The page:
Monday, October 3, 2011

Onion Tart/Zweibelkuchen recipe and What is a Besenwirtschaft?

It's that time of year again in Germany.
Time for Onion Tart and New Wine.
Typically, to indulge in this autumn treat, you need only find a restaurant in your area.
However; Mac and I have found the most fun is to find a
Besenwirtschaft to have this treat.
What is a Besenwirtschaft?

Historically, somewhere around the year 800 Karl the Great allowed
winemakers to serve wine in their homes.
This tradition is alive and well here in
"Besen" means broom in German and you have only to look for a broom placed over or at the doorway of a private house or small local to sample the wines and specialties of Batten-Wurtenburg.
You never know what to expect when you enter a Besen,
perhaps you might be ushered into someone's living room or
they may have tables set up in their driveways. We love them because it's a chance to mix with the
locals and learn more about their culture.
Interestingly, these besenwirtschafts are to this day allowed to forego getting a restaurant or liquor license to sell directly to you as long as they limit their business to just four months of the year. 
Yes, you are eating homemade food at someones house, don't worry though, because by law here in Germany, health inspectors visit the Besens weekly.
Mac and I say, drive around and enjoy an adventure with the locals
at a besen this fall!
If you can read German,
is a good place to find a besen near you.
Now on to the recipe!
My favorite seasonal food at a besen is
or Onion Tart in English.
I am going to give you a recipe to try yourself if you don't live where you can try this
seasonal delight.
First cut up1 kg for you English cooks of white onions
For the Americans cup up 2 pounds of white onions.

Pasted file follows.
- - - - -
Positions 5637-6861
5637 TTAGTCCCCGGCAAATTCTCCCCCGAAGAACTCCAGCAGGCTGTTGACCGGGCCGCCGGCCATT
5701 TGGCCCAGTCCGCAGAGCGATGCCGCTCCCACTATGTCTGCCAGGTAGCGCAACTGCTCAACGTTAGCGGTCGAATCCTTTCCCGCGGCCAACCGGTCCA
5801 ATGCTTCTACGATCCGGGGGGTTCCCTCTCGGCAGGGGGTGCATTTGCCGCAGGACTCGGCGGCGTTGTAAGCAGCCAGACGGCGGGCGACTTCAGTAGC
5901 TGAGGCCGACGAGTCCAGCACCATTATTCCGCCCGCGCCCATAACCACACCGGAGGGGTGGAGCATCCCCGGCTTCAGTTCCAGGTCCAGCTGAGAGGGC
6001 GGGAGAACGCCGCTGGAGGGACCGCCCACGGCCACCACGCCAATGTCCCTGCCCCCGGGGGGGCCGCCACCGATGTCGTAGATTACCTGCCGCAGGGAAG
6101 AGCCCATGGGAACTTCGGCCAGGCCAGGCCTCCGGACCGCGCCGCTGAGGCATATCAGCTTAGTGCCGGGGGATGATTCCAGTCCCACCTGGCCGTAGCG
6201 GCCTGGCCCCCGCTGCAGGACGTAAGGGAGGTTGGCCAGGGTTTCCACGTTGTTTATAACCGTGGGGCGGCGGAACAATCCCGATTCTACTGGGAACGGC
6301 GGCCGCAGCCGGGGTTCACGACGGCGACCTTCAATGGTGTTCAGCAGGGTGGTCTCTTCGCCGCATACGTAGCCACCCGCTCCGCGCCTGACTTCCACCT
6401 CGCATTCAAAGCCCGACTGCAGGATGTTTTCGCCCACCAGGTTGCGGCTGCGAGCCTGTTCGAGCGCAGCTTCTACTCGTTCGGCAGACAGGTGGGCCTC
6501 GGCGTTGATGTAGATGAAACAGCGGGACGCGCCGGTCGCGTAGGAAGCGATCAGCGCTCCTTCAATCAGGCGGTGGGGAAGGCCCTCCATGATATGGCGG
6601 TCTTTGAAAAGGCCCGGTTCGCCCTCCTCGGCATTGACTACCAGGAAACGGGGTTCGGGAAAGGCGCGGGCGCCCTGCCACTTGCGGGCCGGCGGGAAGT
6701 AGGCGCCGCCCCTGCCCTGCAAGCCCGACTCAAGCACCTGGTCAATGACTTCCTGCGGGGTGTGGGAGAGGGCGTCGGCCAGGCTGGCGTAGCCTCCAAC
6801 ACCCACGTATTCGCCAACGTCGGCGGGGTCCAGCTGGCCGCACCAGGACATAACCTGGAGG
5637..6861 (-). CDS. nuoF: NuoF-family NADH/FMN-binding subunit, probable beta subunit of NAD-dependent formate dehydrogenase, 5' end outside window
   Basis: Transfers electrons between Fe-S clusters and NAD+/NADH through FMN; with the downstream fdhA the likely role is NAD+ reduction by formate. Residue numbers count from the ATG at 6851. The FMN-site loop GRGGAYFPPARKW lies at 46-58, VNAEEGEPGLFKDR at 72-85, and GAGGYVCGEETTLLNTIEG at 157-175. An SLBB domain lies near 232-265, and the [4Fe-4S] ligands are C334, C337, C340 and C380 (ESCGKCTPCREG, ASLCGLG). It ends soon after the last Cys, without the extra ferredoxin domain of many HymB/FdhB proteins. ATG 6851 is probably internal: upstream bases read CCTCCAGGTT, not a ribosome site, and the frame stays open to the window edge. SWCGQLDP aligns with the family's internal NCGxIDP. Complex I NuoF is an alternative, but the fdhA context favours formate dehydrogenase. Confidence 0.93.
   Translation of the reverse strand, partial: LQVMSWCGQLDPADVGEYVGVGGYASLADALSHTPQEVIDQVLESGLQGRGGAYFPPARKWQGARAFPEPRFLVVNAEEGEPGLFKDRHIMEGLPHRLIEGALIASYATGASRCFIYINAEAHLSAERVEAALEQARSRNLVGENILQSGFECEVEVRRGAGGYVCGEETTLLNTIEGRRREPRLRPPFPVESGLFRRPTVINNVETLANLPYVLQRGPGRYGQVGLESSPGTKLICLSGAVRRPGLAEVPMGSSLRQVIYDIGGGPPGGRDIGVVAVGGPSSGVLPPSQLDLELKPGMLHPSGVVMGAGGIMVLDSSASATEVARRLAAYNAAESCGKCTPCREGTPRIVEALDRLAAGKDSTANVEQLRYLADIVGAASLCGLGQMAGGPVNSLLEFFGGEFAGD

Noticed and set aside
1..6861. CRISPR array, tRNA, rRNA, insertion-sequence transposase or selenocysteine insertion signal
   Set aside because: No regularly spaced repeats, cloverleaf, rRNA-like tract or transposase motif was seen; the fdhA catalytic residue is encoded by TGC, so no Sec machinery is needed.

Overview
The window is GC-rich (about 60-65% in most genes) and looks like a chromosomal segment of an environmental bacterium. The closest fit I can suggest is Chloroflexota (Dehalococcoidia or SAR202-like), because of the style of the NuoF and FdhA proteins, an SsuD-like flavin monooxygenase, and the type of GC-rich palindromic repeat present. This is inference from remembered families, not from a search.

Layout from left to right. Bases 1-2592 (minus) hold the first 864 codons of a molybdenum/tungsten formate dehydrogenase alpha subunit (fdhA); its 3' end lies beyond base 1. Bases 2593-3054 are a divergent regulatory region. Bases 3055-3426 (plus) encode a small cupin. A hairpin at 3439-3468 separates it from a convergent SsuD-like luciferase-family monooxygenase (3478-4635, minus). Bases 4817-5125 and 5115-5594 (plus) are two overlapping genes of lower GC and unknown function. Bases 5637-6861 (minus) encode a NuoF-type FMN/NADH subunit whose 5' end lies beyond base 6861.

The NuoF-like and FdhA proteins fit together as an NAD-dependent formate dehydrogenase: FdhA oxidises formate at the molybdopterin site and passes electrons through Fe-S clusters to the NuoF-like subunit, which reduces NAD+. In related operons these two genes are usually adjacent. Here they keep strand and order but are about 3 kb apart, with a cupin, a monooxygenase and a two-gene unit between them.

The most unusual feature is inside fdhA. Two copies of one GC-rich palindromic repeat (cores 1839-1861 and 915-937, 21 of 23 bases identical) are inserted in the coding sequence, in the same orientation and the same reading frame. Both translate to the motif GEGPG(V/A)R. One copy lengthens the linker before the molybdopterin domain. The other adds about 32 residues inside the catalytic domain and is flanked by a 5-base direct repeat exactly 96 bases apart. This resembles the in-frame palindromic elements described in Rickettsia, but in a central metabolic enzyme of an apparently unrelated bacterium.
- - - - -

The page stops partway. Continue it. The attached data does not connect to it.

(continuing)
Peel and cut onions into small pieces. If you are using bacon lardons instead of ham put these in the frying pan now with your onions, simmer slowly until cooked to a transparent consistency.

If you are using the diced ham use 8 ounces
227 grams for you Brits. and add it now. I like
a lot of ham in mine, but if you don't
half the quantity.
Of course, if you are vegetarian, leave the meat out!

Stir the ham in and warm it for a few minutes. Now stir in 1/4 cup of flour  into this mix.
Onions produce a lot of water so we want to thicken the sauce when it cooks by doing this.

In mixing bowl, mix together 16 oz. Light sour cream
For the British cooks, use 454gram of crème fraîche
and 4 large eggs.

Now add salt and pepper to taste and 1/2 teaspoon
caraway seeds.
Add 150 grams of Gouda cheese (about a cup of shredded cheese for you American cooks)
Combine the onion and ham mixture with the
sour cream, cheese and eggs.
Get a quiche or pie pan ready and place
ready-made pie crust in it.
(or your own home-made crust if you prefer)

Pour your combined mixture into the pie.
Heat oven to 425 degrees F (220 degrees C) and bake for approximately 50 minutes.

Oma's Zweibelkuchen!

Enjoy with a glass of New Wine.

Mac gives this time of year in Germany
two thumbs up! 

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